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In re M.M.

Court of Appeals of Iowa

August 16, 2017

IN THE INTEREST OF M.M., I.M., and J.M., Minor Children, O.F., Father, Appellant, J.M., Mother, Appellant.

         Appeal from the Iowa District Court for Winnebago County, Karen Kaufman Salic, District Associate Judge.

         The mother and father of three children appeal the termination of their parental rights.

          Philip L. Garland, Garner, for appellant father.

          Jane M. Wright, Forest City, for appellant mother.

          Thomas J. Miller, Attorney General, and Ana Dixit, Assistant Attorney General, for appellee State.

          Theodore J. Hovda, Garner, guardian ad litem for minor children.

          Considered by Vogel, P.J., and Potterfield and Mullins, JJ.

          VOGEL, PRESIDING JUDGE.

         The mother and father of three children jointly[1] appeal the termination of their parental rights. Agreeing with the district court that termination is in the children's best interests and there are no impediments to termination, we affirm.

         The mother and father both assert it is not in the best interests of the children to terminate their parental rights, giving "primary consideration to the child[ren]'s safety, to the best placement for furthering the long-term nurturing and growth of the child[ren], and to the physical, mental, and emotional condition and needs of the child[ren]." See Iowa Code § 232.116(2) (2017).[2]

         We review termination proceedings de novo, giving weight to, but not being bound by, the district court's fact findings. In re A.M., 843 N.W.2d 100, 110 (Iowa 2014). The family came to the attention of the Iowa Department of Human Services (DHS) in June 2015, when another child-one-month-old L.M.-was brought to the hospital, near death. He had suffered from an untreated stomach illness, which resulted in multi-organ failure. Although he survived against all medical odds, he is severely disabled, functioning as an infant, with a short life expectancy. It is with this backdrop the parents' ability to safely parent the other children in the family is viewed.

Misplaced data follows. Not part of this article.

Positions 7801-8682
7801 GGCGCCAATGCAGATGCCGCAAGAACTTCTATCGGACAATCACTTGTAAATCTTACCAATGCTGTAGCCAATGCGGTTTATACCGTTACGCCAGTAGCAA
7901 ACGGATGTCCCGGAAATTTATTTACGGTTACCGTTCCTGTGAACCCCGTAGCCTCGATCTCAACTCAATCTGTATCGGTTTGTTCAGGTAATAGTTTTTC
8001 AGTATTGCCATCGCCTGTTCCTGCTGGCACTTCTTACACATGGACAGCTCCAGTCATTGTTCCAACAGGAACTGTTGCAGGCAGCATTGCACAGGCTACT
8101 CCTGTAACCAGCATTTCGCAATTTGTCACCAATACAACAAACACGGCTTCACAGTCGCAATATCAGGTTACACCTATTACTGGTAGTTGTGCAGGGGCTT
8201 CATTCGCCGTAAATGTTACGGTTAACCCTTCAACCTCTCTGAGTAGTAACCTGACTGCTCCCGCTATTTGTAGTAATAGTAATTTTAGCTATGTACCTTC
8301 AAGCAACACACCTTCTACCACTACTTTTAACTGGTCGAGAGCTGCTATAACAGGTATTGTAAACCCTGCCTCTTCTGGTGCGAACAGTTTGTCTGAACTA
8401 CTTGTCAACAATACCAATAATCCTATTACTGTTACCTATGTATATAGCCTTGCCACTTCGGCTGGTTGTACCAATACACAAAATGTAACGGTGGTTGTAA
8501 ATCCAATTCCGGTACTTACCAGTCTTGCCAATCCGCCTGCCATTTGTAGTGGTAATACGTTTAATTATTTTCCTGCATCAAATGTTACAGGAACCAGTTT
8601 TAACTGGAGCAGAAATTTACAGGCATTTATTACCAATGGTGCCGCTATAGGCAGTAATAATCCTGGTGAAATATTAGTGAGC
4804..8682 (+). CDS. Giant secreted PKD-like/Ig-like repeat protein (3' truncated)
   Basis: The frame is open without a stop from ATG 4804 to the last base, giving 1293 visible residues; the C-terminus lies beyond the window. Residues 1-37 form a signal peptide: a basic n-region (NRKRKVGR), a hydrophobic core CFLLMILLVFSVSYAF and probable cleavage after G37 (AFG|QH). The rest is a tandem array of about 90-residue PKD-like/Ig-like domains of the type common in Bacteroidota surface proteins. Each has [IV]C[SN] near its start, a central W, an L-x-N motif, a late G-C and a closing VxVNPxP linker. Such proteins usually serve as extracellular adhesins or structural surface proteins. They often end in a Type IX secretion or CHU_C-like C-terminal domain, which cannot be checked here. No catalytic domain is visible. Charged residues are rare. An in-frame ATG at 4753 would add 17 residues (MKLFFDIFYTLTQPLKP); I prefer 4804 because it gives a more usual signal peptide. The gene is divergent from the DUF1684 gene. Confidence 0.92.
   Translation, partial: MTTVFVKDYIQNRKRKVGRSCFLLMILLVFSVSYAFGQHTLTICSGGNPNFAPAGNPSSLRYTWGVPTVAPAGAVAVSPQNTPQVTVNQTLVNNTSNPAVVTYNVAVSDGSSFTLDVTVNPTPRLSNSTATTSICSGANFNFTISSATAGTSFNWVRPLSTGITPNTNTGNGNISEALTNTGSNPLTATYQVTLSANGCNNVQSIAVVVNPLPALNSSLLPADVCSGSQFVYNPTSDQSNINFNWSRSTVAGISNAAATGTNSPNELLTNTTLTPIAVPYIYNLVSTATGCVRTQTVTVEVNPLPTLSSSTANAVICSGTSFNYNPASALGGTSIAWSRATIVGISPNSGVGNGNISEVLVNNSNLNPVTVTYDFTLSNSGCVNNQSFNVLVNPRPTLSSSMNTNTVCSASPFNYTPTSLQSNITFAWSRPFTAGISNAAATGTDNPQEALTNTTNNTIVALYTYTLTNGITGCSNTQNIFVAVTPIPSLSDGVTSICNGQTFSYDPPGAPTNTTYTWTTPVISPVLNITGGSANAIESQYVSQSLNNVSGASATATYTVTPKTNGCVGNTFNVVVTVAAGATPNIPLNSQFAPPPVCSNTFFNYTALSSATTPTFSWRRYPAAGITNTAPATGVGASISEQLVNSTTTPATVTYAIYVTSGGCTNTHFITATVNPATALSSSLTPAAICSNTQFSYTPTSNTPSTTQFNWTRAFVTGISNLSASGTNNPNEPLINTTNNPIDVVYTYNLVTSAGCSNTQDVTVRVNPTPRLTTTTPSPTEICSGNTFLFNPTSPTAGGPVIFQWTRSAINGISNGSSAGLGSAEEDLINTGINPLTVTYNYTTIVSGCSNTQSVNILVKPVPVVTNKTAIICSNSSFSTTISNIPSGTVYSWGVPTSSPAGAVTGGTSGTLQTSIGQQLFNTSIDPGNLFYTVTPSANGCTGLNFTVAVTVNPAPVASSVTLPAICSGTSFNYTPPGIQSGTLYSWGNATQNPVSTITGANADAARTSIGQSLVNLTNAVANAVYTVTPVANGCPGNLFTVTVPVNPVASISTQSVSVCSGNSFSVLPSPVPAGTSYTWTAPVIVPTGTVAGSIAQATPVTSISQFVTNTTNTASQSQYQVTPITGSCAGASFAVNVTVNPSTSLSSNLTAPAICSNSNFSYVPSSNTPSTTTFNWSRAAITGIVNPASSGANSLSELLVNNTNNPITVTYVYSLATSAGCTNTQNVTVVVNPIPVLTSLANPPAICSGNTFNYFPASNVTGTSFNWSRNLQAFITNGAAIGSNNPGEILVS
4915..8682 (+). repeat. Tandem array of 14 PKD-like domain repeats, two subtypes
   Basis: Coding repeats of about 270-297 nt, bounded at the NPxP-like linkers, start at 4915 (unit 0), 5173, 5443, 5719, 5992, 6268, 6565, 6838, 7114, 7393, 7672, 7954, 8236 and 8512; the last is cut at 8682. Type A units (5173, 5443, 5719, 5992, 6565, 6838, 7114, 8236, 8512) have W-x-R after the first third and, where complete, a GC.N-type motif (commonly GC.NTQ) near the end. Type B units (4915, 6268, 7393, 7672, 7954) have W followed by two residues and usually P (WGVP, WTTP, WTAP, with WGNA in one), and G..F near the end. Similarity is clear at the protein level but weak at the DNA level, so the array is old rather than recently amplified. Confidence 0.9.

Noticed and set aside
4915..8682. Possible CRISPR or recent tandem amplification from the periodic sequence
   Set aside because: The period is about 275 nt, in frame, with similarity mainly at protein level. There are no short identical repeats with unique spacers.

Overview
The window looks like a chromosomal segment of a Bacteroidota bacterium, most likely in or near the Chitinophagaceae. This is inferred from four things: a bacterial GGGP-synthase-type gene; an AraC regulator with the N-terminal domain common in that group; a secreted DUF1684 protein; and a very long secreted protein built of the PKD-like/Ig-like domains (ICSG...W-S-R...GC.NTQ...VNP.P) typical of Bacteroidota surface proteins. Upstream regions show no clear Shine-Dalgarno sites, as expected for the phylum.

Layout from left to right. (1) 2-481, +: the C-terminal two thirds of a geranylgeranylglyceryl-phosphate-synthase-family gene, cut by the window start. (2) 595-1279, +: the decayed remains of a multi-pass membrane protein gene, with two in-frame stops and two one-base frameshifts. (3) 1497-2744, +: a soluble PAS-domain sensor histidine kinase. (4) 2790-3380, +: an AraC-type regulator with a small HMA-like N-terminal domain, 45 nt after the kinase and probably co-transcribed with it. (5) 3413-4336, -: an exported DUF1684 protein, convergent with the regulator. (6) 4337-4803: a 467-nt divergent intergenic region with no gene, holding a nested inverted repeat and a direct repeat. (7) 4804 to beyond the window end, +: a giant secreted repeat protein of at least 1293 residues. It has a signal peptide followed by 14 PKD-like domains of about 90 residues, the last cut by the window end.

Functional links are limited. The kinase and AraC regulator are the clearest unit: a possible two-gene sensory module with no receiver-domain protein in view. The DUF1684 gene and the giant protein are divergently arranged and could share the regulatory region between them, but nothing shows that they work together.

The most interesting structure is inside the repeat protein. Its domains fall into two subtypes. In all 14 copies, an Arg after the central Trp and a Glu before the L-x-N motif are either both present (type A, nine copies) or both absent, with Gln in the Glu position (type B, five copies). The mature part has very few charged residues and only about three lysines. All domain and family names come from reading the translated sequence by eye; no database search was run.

M.M., born 2007, and I.M., born 2009, were allowed to stay in the parental home following the removal of L.M., but they were under the protective eye of the DHS with intense services offered to the parents. The children were adjudicated in need of assistance in September 2015. Both children suffer from autism- I.M.'s condition is much more severe than M.M.-but both children need close supervision and assistance with basic life skills. With little progress in the parents' understanding of the medical needs of these children, the children were removed and placed in separate foster homes on March 9, 2016. A third child, J.M., was born in October 2016 and removed the next day. She appears to be developing normally.

         While the parents claim the record lacks clear and convincing evidence that the three children cannot be safely parented under their control and supervision, we agree with the district court that the parents lack the necessary skills to protect their children. The father is frequently absent, and the mother's psychological evaluation placed her in the borderline range of intellectual functioning, with the evaluator noting that "she is unlikely to comprehend a number of adult oriented conversations." This difficulty was apparent to the DHS staff who needed to prompt the mother to do the most simple of parenting tasks during visitations. The record supports the district court's finding the mother "is woefully inadequate in identifying the needs of a child, let alone meeting any needs."

         The parents also assert the district court failed to consider the statutory impediments to termination, claiming termination would be detrimental to the children. See Iowa Code ยง 232.116(3). We disagree, as the ...


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